Contribute Enough to Earn Your Employer’s Match – If your employer offers to match a percentage of your contributions, prioritize contributing enough to earn the full match. If you don’t take full advantage of the employee matching program, you’re essentially leaving “free money” behind.

Build Loyalty –  Employee wages, compensation and retirement savings matches are tax deductible as well.

Contribute Early and Consistently – Regardless of how much money you can contribute to retirement, it’s essential to start early and keep contributing consistently. It’s wise to start contributing to your retirement account as early as possible so your money can earn interest over time.

Strive to Invest 12% to 15% of Your Annual Salary Towards Retirement – If that seems unfeasible, try increasing your contributions slowly over time. For instance, if you’re currently investing 5% of your salary, aim to increase to 6% next year, and 7% the following year, and so on until you reach this target.

  Learn more about the contribution changes for 2023 by visiting Notice 2022-55 on and talk to a financial expert about your own financial goals and how to reach financial freedom for your retirement. In addition, there are a few more tips for taxed business owners.

Take Advantage of Business Tax Deductions

  There are options for business owners, too. Make sure your business is making the most out of the current tax deductions available to business owners and entrepreneurs. Tax deductions can greatly reduce a business owners tax liability, saving money. Many business owners are aware of the typical expenses that are eligible for tax credits like: Inventory, meals and entertainment, Office Supplies, Medical Insurance, Employee Wages and Advertising and marketing. But an often-overlooked expense is interest paid on business loans or lines of credit.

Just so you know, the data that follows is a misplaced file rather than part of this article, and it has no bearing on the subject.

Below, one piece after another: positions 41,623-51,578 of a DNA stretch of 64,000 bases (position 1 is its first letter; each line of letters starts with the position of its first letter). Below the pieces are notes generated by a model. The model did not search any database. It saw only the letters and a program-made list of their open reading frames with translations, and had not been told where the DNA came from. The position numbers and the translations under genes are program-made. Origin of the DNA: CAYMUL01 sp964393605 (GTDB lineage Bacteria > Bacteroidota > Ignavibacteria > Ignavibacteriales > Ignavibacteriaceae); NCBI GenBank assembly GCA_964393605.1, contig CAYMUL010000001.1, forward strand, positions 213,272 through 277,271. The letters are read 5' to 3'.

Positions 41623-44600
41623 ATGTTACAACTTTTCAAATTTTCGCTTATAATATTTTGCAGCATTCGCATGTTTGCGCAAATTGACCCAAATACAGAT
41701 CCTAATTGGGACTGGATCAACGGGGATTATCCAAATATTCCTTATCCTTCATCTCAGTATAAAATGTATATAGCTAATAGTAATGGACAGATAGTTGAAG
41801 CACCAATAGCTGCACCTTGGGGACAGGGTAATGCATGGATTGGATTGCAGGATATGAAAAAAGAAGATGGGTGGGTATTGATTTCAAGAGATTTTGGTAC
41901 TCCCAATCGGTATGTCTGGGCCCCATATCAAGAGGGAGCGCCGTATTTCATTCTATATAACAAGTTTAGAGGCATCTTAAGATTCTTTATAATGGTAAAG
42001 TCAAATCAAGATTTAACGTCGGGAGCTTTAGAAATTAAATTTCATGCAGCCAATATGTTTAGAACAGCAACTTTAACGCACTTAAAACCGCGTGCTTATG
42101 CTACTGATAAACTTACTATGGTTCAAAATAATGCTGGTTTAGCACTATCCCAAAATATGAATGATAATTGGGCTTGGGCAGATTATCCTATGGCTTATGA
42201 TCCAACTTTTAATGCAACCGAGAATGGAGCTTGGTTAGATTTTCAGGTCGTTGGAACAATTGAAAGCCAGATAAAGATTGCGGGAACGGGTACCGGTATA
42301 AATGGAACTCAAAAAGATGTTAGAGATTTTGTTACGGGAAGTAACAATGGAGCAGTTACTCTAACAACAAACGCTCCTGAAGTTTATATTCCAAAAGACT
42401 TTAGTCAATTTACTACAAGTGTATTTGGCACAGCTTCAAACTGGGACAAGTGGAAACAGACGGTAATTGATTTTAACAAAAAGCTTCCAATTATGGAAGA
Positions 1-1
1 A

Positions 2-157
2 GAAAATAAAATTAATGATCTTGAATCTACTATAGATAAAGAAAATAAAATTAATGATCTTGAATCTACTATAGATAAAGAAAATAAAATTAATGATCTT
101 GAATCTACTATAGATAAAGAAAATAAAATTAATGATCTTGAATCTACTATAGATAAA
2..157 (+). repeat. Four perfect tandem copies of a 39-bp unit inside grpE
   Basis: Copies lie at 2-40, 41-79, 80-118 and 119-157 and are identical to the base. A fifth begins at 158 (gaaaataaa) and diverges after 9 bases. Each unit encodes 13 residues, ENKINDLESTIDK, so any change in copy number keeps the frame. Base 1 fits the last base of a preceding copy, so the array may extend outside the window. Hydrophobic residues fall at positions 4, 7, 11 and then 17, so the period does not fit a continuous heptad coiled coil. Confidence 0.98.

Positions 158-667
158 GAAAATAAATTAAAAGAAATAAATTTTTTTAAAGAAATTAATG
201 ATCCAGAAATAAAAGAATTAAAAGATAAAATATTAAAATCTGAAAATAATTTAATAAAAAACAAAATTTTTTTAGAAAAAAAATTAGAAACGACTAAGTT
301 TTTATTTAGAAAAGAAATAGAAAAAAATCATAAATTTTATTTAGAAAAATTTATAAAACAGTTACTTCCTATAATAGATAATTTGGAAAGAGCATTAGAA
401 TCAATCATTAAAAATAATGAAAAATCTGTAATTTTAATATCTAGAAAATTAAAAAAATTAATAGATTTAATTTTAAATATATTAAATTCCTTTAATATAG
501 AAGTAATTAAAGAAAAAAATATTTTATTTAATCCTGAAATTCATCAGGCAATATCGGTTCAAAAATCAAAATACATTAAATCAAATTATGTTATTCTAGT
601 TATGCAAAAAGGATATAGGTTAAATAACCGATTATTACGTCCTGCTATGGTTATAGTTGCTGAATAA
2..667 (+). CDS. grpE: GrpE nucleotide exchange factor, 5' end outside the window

A record number of businesses took out small business loans in the past 2 years. Small business loans that are issued through financial institutions, alternative lenders and online lending marketplaces or FinTechs like are financing options for small businesses and have deductible interest expenses. Loans issued through the Small Business Administration or SBA and guaranteed as part of the Infrastructure and Reinvestment Act also have interest that is deductible if the money is used strictly for legitimate business purposes.

Purchase Equipment Sooner Not Later

  End-of-year small business spending can save businesses money through tax benefits or year-end sales. For instance, in 2022, expenses on equipment or a depreciation of 100% of the purchase price can be taken. In 2023, taxpayers only receive 80% toward the purchase price of those same expenditures.

  In early 2023, car dealers who are looking to unload last year’s vehicle model will be more willing to discount vehicles from the previous year to make way for new inventory. The same may be true for technology and software subscriptions. Any way you look at it, there are many angles to come up with new ways to tackle taxes to provide some relief from tax time grief.

About the Author

  Neeraj (Raj) Tulshan is the Founder and Managing Member of Loan Mantra, a financial advisory firm with best-in-class and proprietary fintech, BLUE (“Borrower Lender Underwriting Environment”). Loan Mantra, Powered by BLUE, is next-level finance: a one-stop-shop for business borrowers to secure traditional, SBA or MCA financing from trusted lenders in a secure, collaborative, and transparent platform. Clients turn to Raj because they know he will always pick up the phone and offer unparalleled financial counsel in a remarkably human—even friendly—way.

About Loan Mantra

  Small business owners identify two obstacles to their success: access to capital and financial education. Loan Mantra removes these hurdles so business owners can spend more time actually building their business.

For more information visit their website…